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It has been about two years since China and the United States became embattled in a trade war which has since expanded into conflicts over a range of areas, including technology, finance, and most recently—the COVID-19 pandemic.
Optimism surrounding the “Phase One” trade agreement between the United States and China earlier in the year and expectations of continued negotiations proved short-lived as focus shifted to the COVID-19 pandemic. But as the outbreak appears to be passing its peak and governments are focusing on returning to normalcy and gradually re-opening their economies, attention has once again returned to the US-China trade conflict. For now, we are assuming there will not be any back-pedaling on the agreement, and expect its conditions to be met.
That said, the virus outbreak and partial shutdown of China’s economy heightened global concerns of excessive dependency on China’s manufacturing sector. That has led governments in the United States, Japan and the European Union (among others) to incentivize companies to shift their manufacturing bases from China to their home countries.
While higher tariffs had already led some companies serving the US market away from China, we believe that a broad shift out of the country is unlikely due to factors such as its high labor productivity, favorable infrastructure and sophisticated supply chains. Particularly in the case of high-tech products and services, China’s huge market size, rapid development and leading technological advancement and innovation offer many companies unparalleled advantages.
China’s manufacturing supply chains have in fact proven to be highly resilient, getting back up to near full capacity very quickly following the COVID-19 outbreak and ending of the lockdown period. We believe this demonstrates China’s competitive advantage. Concurrently, we also expect pressure for greater localization across global economies to continue given security concerns around health care and technology supplies, although the degree to which end customers are willing to pay more for greater security of supply is something to consider.
Overall, we expect this trade tug-of-war to continue, especially in a US election year where China seems likely to remain a hot topic. In our view, an eventual comprehensive agreement remains in the best interests of both sides.
Holding Foreign Companies Accountable Act
Another area of US-China tension relates to a bone of contention with regards to the Holding Foreign Companies Accountable Act, which recently passed in the US Senate. If the legislation is enacted, it would prohibit many Chinese companies from listing on US exchanges and delist many existing ones.
The issue is a lack of perceived transparency over audited financials for some Chinese companies. Since Chinese firms are audited locally (in most cases by the “Big Four” international accounting firms), China’s policy has been to prevent overseas regulators access to the audits, citing national security concerns.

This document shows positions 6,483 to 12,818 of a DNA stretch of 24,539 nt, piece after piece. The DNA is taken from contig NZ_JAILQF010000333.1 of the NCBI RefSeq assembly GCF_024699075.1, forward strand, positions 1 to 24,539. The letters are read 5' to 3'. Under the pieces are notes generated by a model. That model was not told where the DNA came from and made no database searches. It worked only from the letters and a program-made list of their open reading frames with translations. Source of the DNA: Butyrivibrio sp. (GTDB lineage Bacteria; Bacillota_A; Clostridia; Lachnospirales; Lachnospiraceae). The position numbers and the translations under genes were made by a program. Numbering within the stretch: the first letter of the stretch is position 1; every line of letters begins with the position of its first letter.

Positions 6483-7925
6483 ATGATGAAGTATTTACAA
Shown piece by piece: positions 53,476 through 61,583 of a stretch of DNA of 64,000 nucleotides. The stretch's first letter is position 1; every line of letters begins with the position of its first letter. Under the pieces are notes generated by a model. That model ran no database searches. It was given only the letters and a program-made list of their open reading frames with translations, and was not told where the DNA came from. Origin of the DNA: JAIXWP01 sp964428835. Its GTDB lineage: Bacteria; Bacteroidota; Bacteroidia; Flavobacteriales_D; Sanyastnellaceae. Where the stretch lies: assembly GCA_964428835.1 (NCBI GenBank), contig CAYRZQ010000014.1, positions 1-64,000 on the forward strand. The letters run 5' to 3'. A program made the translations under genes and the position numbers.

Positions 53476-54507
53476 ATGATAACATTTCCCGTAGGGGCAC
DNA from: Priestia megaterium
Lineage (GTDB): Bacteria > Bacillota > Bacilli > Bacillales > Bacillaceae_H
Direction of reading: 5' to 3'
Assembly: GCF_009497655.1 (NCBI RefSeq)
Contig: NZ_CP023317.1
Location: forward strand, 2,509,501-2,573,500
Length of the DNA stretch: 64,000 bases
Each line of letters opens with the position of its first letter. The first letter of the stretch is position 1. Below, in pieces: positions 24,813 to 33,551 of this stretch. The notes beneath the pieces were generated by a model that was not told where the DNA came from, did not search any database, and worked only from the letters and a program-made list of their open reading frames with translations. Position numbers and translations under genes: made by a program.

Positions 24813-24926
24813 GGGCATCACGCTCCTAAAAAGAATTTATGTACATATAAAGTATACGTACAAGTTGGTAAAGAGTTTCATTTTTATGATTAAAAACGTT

This has been a long-running issue between the United States and China, and negotiations have been ongoing for years. The Act states that a company would be delisted if it fails to comply with the Public Company Accounting Oversight Board’s (PCAOB) audits for three consecutive years. If passed by the US House of Representatives and signed by President Donald Trump, it would become law. However, the process could be lengthy and a potential three-year transition period seems to suggest that the liquidity impact on the markets may not be immediate.
However, the potential for tighter regulatory scrutiny on Chinese American Depositary Receipts (ADRs) is likely to accelerate their dual-listing trend into the Hong Kong market. We already saw Alibaba list in Hong Kong in late 2019, and Nasdaq-listed JD.com and Netease are planning to carry out a secondary listing on the Hong Kong exchange in June, which should help broaden their investor base.
In our view, the three-year transition period allows for ample time to resolve differences and put policies in place between the PCAOB and China’s regulators. If that fails, we believe many of these affected companies can list in other markets. As we have already seen, China and Hong Kong would welcome these companies. This would also result in a closer alignment to their stakeholders and customers.
Earlier in May, the Hong Kong exchange announced that companies with weighted voting rights and secondary-listed companies were eligible for inclusion in the Hang Seng and the Hang Seng China Enterprises Indexes. While companies with weighted voting rights are currently included in the southbound trading of the Stock Connect program (via which mainland Chinese investors can invest in Hong Kong-listed stocks), we could see companies with secondary listings also added to their program, which would provide an alternative source of liquidity for companies as China continues to foster capital market development.
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